Risk Registry

The Canadian Sport Risk Registry contains a number of common risks and is updated following each Risk Management Workshop. The risks and solutions are presented generically and anonymously, to provide insight for sport leaders to think differently about the risks that are ‘keeping them up at night’.

Lack of financial stability

The risk:

Cash flow difficulties and inadequate resources result in board and staff time being spent managing short-term financial problems, versus working towards long-term solutions and more important objectives.

Solutions:

  • Establish a credit line to bridge short-term financial needs. 
  • Budget conservatively at all times. 
  •  Establish strong internal financial controls. 
  • Institute an audit committee and give it the expertise and authority it requires to oversee finances effectively. 
  • Develop an investment strategy to ensure maximum leveraging of existing assets. 
  • Review staffing structures to ensure optimal use of human resources. 
  • Recruit board members with financial experience. 
  • Pursue alternative funding sources through fundraising, merchandising, marketing, corporate sponsorship, alumni giving, crowdsourcing or IP leveraging. 
  • Look for financial savings through collaborative or cost-shared programs such as insurance. 
  • Explore staff secondment opportunities through corporate partners. 
  • Clearly articulate and communicate member benefits to boost membership. 
  • Look at potential membership areas currently not tapped, and alternative partners (industry, municipalities, schools). 
  • Review strategic plan to determine if it is aligned with current reality – may need to change expectations and performance objectives.
  • Review programs / services and eliminate those that provide little value to members. 
  • Establish an appropriatea small surplus and reserve fund. 
  • Undergo a brand strategy development process to better align with potential partners / funders. 
  • Consider Club Excellence Program participation for access to financial management audit and review 
  • Apply an ethical code of standards to accounting and fundraising practices.

Managing competing priorities

The risk:

Not being able to determine or decide which projects or programs to prioritize, and which to decline or discontinue.

Solutions:

  • Use part-time staff, temporary staff, or contractors when appropriate.
  • Explore partnership opportunities with PTSOs to complete projects.
  • Invest only in programs that further the organization’s mission and vision.
  • Review strategic plan to reconcile which current priorities are

Managing competing priorities

The risk:

Not being able to determine or decide which projects or programs to prioritize, and which to decline or discontinue.

Solutions:

  • Use part-time staff, temporary staff, or contractors when appropriate.
  • Explore partnership opportunities with PTSOs to complete projects.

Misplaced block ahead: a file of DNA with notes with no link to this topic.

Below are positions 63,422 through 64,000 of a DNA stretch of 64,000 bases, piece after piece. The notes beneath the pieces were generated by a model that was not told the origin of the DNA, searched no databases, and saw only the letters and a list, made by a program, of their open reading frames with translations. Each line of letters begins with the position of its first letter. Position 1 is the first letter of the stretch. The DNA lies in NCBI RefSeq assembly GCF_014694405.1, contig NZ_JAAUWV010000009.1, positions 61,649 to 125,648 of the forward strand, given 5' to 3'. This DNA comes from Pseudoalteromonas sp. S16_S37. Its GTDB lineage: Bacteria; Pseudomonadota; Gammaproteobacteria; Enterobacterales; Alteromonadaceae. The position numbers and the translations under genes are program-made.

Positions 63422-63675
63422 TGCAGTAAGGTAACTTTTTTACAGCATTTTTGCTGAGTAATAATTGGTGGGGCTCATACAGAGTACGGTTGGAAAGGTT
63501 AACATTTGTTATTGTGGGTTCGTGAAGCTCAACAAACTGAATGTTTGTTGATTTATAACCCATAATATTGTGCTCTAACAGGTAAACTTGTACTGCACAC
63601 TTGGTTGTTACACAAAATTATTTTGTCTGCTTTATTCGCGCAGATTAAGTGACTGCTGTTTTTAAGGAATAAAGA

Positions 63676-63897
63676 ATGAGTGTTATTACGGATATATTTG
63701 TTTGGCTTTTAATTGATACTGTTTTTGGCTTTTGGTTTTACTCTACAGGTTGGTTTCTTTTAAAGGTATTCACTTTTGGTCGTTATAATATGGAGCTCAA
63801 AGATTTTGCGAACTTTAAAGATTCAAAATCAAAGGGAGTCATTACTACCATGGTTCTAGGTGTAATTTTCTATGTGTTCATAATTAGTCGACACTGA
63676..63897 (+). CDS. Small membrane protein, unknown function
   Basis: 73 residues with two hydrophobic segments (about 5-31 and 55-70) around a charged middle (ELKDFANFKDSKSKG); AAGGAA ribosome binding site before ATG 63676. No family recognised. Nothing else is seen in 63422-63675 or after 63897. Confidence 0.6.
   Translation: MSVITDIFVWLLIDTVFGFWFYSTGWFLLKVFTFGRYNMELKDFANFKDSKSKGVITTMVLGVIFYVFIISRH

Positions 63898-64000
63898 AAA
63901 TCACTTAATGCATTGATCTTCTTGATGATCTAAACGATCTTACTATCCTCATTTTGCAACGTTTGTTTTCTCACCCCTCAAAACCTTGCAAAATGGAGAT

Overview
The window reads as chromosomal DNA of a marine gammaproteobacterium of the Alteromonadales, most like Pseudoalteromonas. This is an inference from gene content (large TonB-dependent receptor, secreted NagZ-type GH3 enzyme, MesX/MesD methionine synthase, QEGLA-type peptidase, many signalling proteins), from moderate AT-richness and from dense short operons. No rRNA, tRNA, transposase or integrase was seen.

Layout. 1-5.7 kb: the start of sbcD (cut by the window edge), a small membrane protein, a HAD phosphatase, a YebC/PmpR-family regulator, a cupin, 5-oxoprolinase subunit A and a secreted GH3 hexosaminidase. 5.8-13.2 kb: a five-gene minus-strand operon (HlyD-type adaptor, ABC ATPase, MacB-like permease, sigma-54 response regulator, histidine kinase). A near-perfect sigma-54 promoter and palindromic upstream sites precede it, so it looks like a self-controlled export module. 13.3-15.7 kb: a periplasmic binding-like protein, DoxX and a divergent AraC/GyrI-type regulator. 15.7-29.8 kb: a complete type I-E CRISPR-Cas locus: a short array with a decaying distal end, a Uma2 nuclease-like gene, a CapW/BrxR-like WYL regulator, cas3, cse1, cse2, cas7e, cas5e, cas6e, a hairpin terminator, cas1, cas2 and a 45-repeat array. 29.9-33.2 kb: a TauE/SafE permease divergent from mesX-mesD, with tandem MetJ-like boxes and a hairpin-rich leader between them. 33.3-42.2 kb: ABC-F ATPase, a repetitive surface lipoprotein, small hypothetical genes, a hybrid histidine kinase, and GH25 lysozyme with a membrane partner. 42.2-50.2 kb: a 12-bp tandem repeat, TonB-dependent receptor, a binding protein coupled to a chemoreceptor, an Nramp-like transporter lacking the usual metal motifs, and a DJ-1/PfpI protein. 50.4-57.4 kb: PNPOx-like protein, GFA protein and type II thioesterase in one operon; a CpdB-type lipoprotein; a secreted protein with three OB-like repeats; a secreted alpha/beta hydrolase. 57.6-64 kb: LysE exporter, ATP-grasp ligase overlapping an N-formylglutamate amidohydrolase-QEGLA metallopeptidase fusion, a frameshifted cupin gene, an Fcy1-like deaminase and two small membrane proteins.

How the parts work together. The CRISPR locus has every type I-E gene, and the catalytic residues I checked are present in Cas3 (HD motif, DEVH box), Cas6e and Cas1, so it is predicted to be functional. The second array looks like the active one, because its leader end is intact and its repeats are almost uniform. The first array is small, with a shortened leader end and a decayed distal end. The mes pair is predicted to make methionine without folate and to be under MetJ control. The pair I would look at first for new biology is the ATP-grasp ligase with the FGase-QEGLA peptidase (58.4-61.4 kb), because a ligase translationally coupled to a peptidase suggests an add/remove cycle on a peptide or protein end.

• Invest only in programs that further the organization’s mission and vision.
  • Review strategic plan to reconcile which current priorities are

Poor alignment between NSO and PTSO

The risk:

Poor alignment of system resulted in disjointed planning, and confusion as to roles and responsibilities of NSO versus PSO in the sport delivery system.

Solutions:

  • Create customized Memoranda of Understanding (MOUs) with PTSOs. 
  • Encourage all PTSOs to align strategic plans with pillars of Canadian Sport Policy. 
  • Convene meetings of NSO and PTSOs to better coordinate planning efforts. 
  • Ensure clear terms of reference for all committees. 
  • Examine best practices of other NSOs to determine what works well to improve alignment of planning.
  • Collaborate with PTSOs on items that may or may not affect them.
  • Develop an issue specific communications plan.
  • During times of change, set realistic benchmarks with clearly communicated timelines.
  • For larger changes that affect all members, strike small committees involving PTSOs to ensure buy in and to assist with any transition issues.
  • Have regular scheduled meetings with PTSO EDs.
  • Offer PTSOs a workshop on policy management that encourages alignment with NSO policies.
  • Include PTSOs in NSO strategic plan development as a means to develop a sense of PTSO ownership and involvement.
  • Clearly define the roles of NSO, PTSO and other sport organizations to avoid duplication of efforts and jurisdictional conflicts.

Weak organizational structure

The risk:

Organization is not structured to optimize resource use and stakeholder services.

Solutions:

  • Review and update policies and procedures with regularity.
  • Strike staff or board committee, or sub-committee, to provide guidance and research current structure recommendations.
  • Publish current policies to ensure stakeholders have access.
  • Procure expertise (e.g., legal) to ensure updated policies are aligned.
  • Consider Club Excellence program.
  • Establish a set of corporate values and guidance principles.
  • Examine the actions of the international federation for successes and challenges.
  • Ensure athlete opinions and concerns are considered in decision making and strategic planning.